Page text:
“This refusal is a terrible affront to the sovereignty of Canada,” he said. “Marc is a target of political persecution that appears to have transcended his conviction and now infects the treaty transfer process. He qualifies under every relevant factor and should have been allowed to serve out his jail term in Canada, close to his wife Jodie and in the country in which all of his activity took place. We call upon Prime Minister (Stephen) Harper and the leaders of the Liberal Party and NDP to stand up for this

Emery’s announcement comes the same week an Ontario Superior Court judge ruled that two key parts of the Controlled Drugs and Substances Act are unconstitutional and gave the federal government three months to respond to the decision.

If the government does not respond with a successful delay or re-regulation of marijuana, the drug will be legal to possess and produce in Ontario, where the decision is binding.

Marinol vs. Natural Cannabis, which is right for you?


Marinol1 (dronabinol) is the only US FDA-approved synthetic cannabinoid. It is often marketed as a legal pharmaceutical alternative to natural cannabis.

Marinol is manufactured as a gelatin capsule containing synthetic delta-9-tetrahydrocannabinol (THC) in sesame oil. It is taken orally and is available in 2.5mg, 5mg and/or 10mg dosages. Marinol may be prescribed for the treatment of cachexia (weight loss) in patients with AIDS and for the treatment of nausea and vomiting associated with cancer chemotherapy in patients who have failed to respond adequately to conventional antiemetic treatments.

Despite FDA approval2, Marinol typically provides only limited relief to select patients, particularly when compared to natural cannabis and its cannabinoids. Marinol should remain a legal option for patients and physicians; however, federal and state laws should be amended to allow for those patients who are unresponsive to synthetic THC the ability to use natural cannabis and its cannabinoids as a medical therapy without fear of arrest and/or criminal prosecution. By prohibiting the possession and use of natural cannabis and its cannabinoids, patients are unnecessarily restricted to use a synthetic substitute that lacks much of the therapeutic efficacy of natural cannabis.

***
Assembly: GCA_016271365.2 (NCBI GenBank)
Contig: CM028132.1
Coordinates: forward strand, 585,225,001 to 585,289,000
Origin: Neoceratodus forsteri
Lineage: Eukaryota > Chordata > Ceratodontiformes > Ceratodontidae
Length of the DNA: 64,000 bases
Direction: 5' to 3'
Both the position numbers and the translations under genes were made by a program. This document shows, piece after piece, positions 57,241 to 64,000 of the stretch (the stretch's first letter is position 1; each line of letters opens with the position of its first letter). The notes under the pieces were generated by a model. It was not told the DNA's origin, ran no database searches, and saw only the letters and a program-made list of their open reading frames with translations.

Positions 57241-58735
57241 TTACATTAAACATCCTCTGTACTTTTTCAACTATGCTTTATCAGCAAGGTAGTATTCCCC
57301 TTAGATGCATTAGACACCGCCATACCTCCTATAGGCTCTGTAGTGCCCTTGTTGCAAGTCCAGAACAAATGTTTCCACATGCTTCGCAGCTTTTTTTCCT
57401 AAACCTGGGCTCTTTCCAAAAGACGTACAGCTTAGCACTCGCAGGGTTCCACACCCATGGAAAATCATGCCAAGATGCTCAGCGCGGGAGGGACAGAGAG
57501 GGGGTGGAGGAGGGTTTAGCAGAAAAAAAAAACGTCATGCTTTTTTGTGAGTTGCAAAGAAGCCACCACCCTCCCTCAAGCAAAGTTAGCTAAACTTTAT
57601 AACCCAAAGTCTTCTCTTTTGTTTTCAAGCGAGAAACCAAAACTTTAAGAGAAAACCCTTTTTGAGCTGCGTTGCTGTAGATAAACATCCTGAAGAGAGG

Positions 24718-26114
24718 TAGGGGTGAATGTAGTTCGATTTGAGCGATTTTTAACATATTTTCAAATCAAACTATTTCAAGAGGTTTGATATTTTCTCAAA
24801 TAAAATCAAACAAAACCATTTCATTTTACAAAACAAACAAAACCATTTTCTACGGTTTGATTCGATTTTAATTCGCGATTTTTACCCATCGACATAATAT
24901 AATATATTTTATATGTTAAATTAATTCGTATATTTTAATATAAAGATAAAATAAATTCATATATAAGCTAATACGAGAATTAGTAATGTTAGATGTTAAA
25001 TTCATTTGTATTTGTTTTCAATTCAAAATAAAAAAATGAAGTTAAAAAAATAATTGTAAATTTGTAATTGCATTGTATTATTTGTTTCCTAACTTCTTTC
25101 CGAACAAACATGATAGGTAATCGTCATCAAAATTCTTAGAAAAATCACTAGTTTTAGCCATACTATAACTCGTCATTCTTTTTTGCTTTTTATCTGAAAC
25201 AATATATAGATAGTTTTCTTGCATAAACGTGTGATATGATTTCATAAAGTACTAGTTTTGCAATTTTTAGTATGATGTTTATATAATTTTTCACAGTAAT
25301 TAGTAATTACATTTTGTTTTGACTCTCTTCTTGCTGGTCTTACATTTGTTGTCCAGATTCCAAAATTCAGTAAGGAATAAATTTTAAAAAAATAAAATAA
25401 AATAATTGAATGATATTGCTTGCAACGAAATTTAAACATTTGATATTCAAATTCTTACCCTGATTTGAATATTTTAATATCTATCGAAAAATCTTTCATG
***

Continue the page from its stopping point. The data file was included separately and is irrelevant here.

I. Marinol Lacks Several of the Therapeutic Compounds Available in Natural Cannabis

Chemical compounds in cannabis, known as cannabinoids, are responsible for its numerous therapeutic benefits. Scientists have identified 66 naturally occurring cannabinoids.3

The active ingredient in Marinol, synthetic delta-9-tetrahyrdocannabinol (THC), is an analogue of one such compound, THC. However, several other cannabinoids available in cannabis — in addition to naturally occurring terpenoids (oils) and flavonoids (phenols) — have also been clinically demonstrated to possess therapeutic utility. Many patients favor natural cannabis to Marinol because it includes these other therapeutically active cannabinoids.

For example, cannabidol (CBD) is a non-psychoactive cannabinoid that has been clinically demonstrated to have analgesic, antispasmodic, anxiolytic, antipsychotic, antinausea, and anti-rheumatoid arthritic properties.4

Animal and human studies have shown CBD to possess anti-convulsant properties, particularly in the treatment of epilepsy.5 Natural extracts of CBD, when administered in combination with THC, significantly reduce pain, spasticity and other symptoms in multiple sclerosis (MS) patients unresponsive to standard treatment medications.6